A Brief overview on Bush Markers
Brush markers, refereed to in Japan as fude (foo-day, ふで, 筆), is a marker sporting a flexible, brush-shaped, fiber-based tip. Unlike an actual brush, the tips of a brush marker are one piece and not a couple hundred hairs. Which is great because you won’t see any split ends for a very long time. Also the brush marker is much stiffer than a brush, yet provides enough flexibility to create plenty of variation in your lines. Another big bonus is the lack of cleaning you’ll have to encounter, saving you lots of time. Like their liner brethren, brush markers sport permanent ink. The brush marker provides the best of all worlds.
I haven’t been a particularly big fan of markers. Not too long ago, I’d buy a black marker, and the resulting line art would fade and turn yellow. White-out would introduce another set of problems. The white-out would turn yellow or crack. Inking over white-out would sometimes result in marker ink shriveling up as quick as it was applied. That turned me towards India ink, dip pens, and sable brushes. India ink, even at that time, come in a variety of thicknesses and quality. Even though it’s a lot messier, India ink has been far superior and the tools used in conjunction offered a great deal more flexibility in use. (With cleaning as the big down-side.) That was over a decade ago. Since then, it can be argued that disposable marker manufactures have made huge leaps in quality, darkness, and reliability. As to whether or not marker ink can stand the test of time as compared to India ink (lightfastness), I’ll leave that to scientists to figure out. More importantly, we should ask if markers today can be reliably used for our work today.
Preface to my Review
We’ve all read product reviews before and easily take them for granted. Now I’m creating my own review of seven different brush markers, four of which I would consider for professional use. The more I think about my review, the more exhaustive it seems to get. I’ll also compare our marker brushes with the standard sable brush (considered the gold standard among inkers in the U.S. comic book business), Winsor & Newton Series 7 with [amazon text=Dr. Ph. Martin’s Bombay Black &chan=amazon default&asin=B0026I10AI] India ink (my favorite ink). I want to give the reader reasonable comparisons between real and faux brushes. For the my first series of tests, I’ve decided to use standard generic copy paper. It’s pretty common and can withstand moderate use. I also used two special tests that simulate common issues that inkers run into: the 40 stroke test with a white eraser (using my Staedtler Mars plastic eraser), and ink application over BIC’s White-Out. (A note on BIC’s White-out pen: I’d chosen it for my first series of tests because it can be easily found in most stores. Plus I consider BIC’s White-out pen to be much in the same vein as any brush marker, connivence is its main selling point, not so much quality. A white-out pen is much less time consuming to use than white paint and a brush, which has to be cleaned.) I also created a set of samples on more professional, heavier, 3-ply paper. I also created another test using Deleter White No 2. (A medium weighted more towards professional use.) To bring the samples into the digital world, I scanned them without any adjustments.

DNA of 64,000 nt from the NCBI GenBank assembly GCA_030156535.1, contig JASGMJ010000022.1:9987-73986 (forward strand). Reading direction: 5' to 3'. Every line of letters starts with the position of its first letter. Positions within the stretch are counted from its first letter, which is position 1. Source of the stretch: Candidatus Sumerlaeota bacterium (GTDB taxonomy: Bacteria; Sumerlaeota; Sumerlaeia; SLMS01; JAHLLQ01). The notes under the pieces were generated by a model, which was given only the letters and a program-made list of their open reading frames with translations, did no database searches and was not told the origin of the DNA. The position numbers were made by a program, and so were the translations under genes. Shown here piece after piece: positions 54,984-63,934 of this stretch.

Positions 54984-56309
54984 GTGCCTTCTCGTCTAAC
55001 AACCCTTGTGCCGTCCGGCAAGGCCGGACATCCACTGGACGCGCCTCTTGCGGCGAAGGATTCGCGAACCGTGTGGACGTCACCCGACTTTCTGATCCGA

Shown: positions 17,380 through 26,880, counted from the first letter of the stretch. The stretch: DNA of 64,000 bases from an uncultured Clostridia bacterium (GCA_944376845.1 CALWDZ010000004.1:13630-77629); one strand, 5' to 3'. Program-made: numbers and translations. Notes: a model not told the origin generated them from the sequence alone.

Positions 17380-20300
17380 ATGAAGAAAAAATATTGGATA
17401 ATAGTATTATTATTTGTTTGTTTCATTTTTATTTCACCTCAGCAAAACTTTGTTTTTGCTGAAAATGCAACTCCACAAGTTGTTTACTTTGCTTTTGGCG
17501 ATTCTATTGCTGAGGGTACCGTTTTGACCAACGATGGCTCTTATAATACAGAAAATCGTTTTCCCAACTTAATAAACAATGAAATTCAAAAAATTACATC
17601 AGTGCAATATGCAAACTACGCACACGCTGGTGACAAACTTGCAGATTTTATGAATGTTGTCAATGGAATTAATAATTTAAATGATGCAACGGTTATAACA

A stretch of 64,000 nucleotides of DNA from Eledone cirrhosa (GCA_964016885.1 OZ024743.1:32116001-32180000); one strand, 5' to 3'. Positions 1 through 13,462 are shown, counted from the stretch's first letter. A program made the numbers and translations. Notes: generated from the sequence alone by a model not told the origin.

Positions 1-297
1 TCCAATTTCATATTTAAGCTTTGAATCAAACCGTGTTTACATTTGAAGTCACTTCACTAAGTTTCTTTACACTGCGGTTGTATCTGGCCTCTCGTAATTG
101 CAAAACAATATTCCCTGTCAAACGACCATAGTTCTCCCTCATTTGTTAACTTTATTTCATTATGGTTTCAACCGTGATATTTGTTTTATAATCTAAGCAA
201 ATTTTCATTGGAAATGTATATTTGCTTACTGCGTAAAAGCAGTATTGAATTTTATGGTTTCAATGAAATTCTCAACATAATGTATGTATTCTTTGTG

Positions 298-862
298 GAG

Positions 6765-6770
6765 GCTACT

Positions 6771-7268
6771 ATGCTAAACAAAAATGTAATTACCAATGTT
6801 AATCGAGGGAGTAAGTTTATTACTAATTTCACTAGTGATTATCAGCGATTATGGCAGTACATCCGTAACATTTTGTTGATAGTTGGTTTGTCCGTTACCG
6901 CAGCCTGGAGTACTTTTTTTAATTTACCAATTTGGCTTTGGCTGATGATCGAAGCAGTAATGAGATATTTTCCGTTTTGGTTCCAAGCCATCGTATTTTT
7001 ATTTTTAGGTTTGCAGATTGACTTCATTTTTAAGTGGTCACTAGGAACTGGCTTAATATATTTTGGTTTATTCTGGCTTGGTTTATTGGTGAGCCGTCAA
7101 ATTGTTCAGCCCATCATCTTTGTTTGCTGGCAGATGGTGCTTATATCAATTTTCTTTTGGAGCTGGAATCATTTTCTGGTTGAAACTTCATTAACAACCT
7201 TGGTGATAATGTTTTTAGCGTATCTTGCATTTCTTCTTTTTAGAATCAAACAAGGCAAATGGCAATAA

Let’s start with a sample from each tool:
Winsor & Newton Series 7 w/ Bombay Black
Here’s a sample from a Winsor & Newton Series 7 brush on both copy paper and thicker 3-ply paper. Not my best work, but it will give you a good comparison and a standard for the brush markers.
Buy a [amazon text=Winsor %26 Newton Series 7 Brush &chan=amazon default&asin=B0013E68T4]from Amazon today!
Or order your
Series 7 Kolinsky Sable Pointed Round Brushes from MisterArt.com while supplies last!
Sakura Pigma Brush
The Sakura Pigma Brush is one of the first marker brushes I’ve ever used, so it’s made the biggest impression on me. (I feel I’ll have more of a bias towards it.) So it’s set to tone for my experiences with the other marker brushes. Here are some of the main features of the Pigma Brush:
- Archival quality ink (it’s waterproof and fade resistant)
- Won’t smear, feather or bleed through most papers. (which I can attest to.)
- Ink is evenly delivered to all sides of the brush tip.
- Comes in 8 colors!